The other side of the fence

When my dear wife Karen was pulling weeds and sprucing the spot we call our backyard butterfly garden behind the Little Bitty in the Syracuse city neighborhood of Eastwood, Good Neighbor Tim saw her from his side of the fence.

She was struggling with the stuff coming over from the dead spot behind.

He offered advice and a couple of pair of loppers to make her job easier.

And when he saw me later, he told me his plan to help. I had to take the thick growth down or it would eventually knock over my fence. He was sure of it. He had the tools and would join me.

I signed off on it all except the Roundup part. Karen already had voiced her fear that rainfall would carry the weed-killer under and disturb the root system of her cherished good stuff, the butterfly bushes and other great plant life that fill that gated triangle.

My loppers and water for the job.

My loppers and water for the job.

The next morning I pulled out my own large looper and walked through Tim and his wonderful wife Lorraine’s backyard to the dreaded jungle. He popped out their side door, sprinted to their garage, and grabbed his small, medium and huge loppers, too.

Hover over a gallery photo to find a description. Click on an image for an enlarged slide show.

I worked my way in clipping, using all the tools. I handed the branches back out to Tim. Lorraine came out and started piling. Karen joined us for bagging in their driveway.

The loppers were no match for the thickest tree, which Tim identified as a thorny Poplar. He retrieved a long-handled, angled saw, and I took that baby down.

Poplar, done.

Poplar, done.

The poplar trunk was several inches thick. I know I hadn’t been behind this fence since we’d replaced it when Ellie B was a pup. She’s 5 years old now.

When we were done, Tim asked if I was going to blog about our shared adventure. Of course, I said, thanking them profusely for their help. I lamented how I had not thought of taking a before photo.

To the waste station you will go.

To the waste station you will go.

Quick thinking led me to an After After photo of the bags we’d stuffed with the green branches I’d cut down behind that fence, the young trees that Tim could see from his yard that made him worry they’d knock down our barrier.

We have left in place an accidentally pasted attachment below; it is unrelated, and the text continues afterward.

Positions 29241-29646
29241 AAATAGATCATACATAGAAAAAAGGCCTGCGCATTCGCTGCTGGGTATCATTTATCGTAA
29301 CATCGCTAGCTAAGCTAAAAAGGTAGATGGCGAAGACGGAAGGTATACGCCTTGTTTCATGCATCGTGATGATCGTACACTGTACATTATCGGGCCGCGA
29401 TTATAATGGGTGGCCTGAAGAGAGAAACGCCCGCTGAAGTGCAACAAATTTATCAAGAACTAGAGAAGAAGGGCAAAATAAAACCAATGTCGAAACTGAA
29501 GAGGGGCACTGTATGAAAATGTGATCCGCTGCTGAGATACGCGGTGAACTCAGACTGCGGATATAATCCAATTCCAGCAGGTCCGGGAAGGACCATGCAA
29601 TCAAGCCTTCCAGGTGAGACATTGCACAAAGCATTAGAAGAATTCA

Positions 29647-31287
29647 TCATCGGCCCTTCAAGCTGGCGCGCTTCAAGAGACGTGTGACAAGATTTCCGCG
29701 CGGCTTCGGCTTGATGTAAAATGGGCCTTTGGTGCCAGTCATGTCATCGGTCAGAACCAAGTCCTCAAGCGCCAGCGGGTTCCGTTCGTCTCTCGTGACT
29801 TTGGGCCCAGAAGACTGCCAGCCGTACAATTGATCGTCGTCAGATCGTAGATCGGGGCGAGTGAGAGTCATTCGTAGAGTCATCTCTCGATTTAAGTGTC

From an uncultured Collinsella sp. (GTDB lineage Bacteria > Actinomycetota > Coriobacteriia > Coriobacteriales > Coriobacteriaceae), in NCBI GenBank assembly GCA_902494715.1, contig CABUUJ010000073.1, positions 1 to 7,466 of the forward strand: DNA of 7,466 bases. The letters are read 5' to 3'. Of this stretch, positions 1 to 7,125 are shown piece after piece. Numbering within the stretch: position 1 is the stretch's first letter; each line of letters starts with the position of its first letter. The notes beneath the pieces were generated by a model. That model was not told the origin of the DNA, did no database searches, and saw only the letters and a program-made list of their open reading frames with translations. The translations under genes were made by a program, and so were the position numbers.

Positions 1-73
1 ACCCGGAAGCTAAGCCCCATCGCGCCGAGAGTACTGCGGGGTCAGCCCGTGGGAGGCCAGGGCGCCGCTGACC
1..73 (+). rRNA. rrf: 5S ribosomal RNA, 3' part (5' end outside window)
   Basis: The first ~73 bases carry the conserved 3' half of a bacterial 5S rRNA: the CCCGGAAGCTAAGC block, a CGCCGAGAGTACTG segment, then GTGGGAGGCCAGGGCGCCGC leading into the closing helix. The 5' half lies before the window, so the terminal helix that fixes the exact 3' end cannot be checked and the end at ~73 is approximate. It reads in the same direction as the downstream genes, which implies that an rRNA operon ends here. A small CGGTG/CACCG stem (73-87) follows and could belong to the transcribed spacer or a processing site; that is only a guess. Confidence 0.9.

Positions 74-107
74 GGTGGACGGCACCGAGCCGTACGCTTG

We took more of Tim and Lorraine’s advice, and piled the bags into the back of Karen’s Mazda to take to the County waste station ourselves because pick-up day was three weeks away.

Tim and Lorraine on their side of the fence.

Tim and Lorraine on their side of the fence.

But before that, I snapped one more shot. I needed a photo of Great Neighbors Tim and Lorraine with their lovely garden. Yes, a view from their pretty side of the fence.

What may you have lopped lately? What other words can you offer that sound exactly right for the jobs they do? What lies beyond your fences?

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17 thoughts on “The other side of the fence

  1. Cool post Mark and an interesting double fence set up. That would be a challenge to maintain. It is excellent that you have a good neighbor. They look so happy and cheerful.
    Well, I’m what you call a lopper hopper. Bwahaha! it has been some years since I had a yard to maintain Mark. The last yard I had had to maintain had two main plant foci. The first was a 10 foot cedar hedge that ran along our East property line from the curb back to a fence between the two houses. The second was a huge old maple tree that lived in the center of the front yard.For some years I didn’t touch either and the hedge grew fluffy and the tree branches got lower and lower, inhibiting our enjoyment of the front yard. So,my wife and I discussed it and I got the go-ahead to invest in a substantial hedge trimmer. After visiting Home Depot, I began to trim. The hedge was first and with its height I had to jump up and down swinging the trimmer to reach the higher branches – I should have gotten a ladder. When I was done I realized that I had created a giant wave. I had not used a string or any other method to make sure I stayed straight. Oh, well, we now had an art piece in the front yard. 🙂 Then I started on the tree. The lower limbs were easy but again I had to hop up and down to get the higher branches. My wife was watching out the window and she opened the door and asked what I was doing. I replied that I was trimming the tree. Of course she wondered if all the hopping up and down was necessary. She suggested a ladder – that would li,ely have been an improvement. ha!

    But we got ‘er all done! just call me the hopping lopper.

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  2. lopper is exactly the right name for that tool. seems like i’m always chopping, digging or pulling little things around my yard, though i’ve yet to lop. never say never….p.s. your neighbors look really nice )

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    • The lopper is one of my favorite pieces of yard equipment, Beth. It can take down a forest! Well, a skinny forest. 🙂 Chopping, digging and pulling are less fun than lopping. And my neighbors are really nice. I’m quite lucky.

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    • Loppers are lovely, I agree, CM! I threw some detritus over to the OTHER neighbors’ side of the chain-link fence, too, because they refuse to maintain their trees and plants.

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      • Ha! That’s exactly what I did with the lopped off branches. I figure they came from her overgrowth and her side of the fence, and I promised at one point to always throw back anything that landed in my yard (when I was still speaking to her), so over the fence those branches went. Not that she would even notice any lopped off branches among the overgrowth.

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